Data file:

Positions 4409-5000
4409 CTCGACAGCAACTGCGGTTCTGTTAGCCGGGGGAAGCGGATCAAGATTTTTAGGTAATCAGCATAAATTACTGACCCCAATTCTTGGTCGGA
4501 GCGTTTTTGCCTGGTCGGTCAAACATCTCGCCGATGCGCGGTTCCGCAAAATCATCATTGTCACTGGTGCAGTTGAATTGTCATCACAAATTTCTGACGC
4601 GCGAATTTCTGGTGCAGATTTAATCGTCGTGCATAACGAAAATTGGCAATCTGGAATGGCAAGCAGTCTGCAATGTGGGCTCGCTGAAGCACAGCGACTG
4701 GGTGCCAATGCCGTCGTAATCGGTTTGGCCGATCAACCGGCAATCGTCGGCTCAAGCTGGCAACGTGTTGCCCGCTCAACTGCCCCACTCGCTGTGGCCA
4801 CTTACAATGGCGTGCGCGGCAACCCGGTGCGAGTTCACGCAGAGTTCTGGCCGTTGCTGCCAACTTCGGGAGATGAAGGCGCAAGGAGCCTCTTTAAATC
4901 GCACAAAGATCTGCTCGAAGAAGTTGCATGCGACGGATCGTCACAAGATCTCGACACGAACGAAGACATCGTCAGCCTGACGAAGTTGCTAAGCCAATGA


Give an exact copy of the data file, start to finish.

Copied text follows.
Positions 4409-5000
4409 CTCGACAGCAACTGCGGTTCTGTTAGCCGGGGGAAGCGGATCAAGATTTTTAGGTAATCAGCATAAATTACTGACCCCAATTCTTGGTCGGA
4501 GCGTTTTTGCCTGGTCGGTCAAACATCTCGCCGATGCGCGGTTCCGCAAAATCATCATTGTCACTGGTGCAGTTGAATTGTCATCACAAATTTCTGACGC
4601 GCGAATTTCTGGTGCAGATTTAATCGTCGTGCATAACGAAAATTGGCAATCTGGAATGGCAAGCAGTCTGCAATGTGGGCTCGCTGAAGCACAGCGACTG
4701 GGTGCCAATGCCGTCGTAATCGGTTTGGCCGATCAACCGGCAATCGTCGGCTCAAGCTGGCAACGTGTTGCCCGCTCAACTGCCCCACTCGCTGTGGCCA
4801 CTTACAATGGCGTGCGCGGCAACCCGGTGCGAGTTCACGCAGAGTTCTGGCCGTTGCTGCCAACTTCGGGAGATGAAGGCGCAAGGAGCCTCTTTAAATC
4901 GCACAAAGATCTGCTCGAAGAAGTTGCATGCGACGGATCGTCACAAGATCTCGACACGAACGAAGACATCGTCAGCCTGACGAAGTTGCTAAGCCAATGA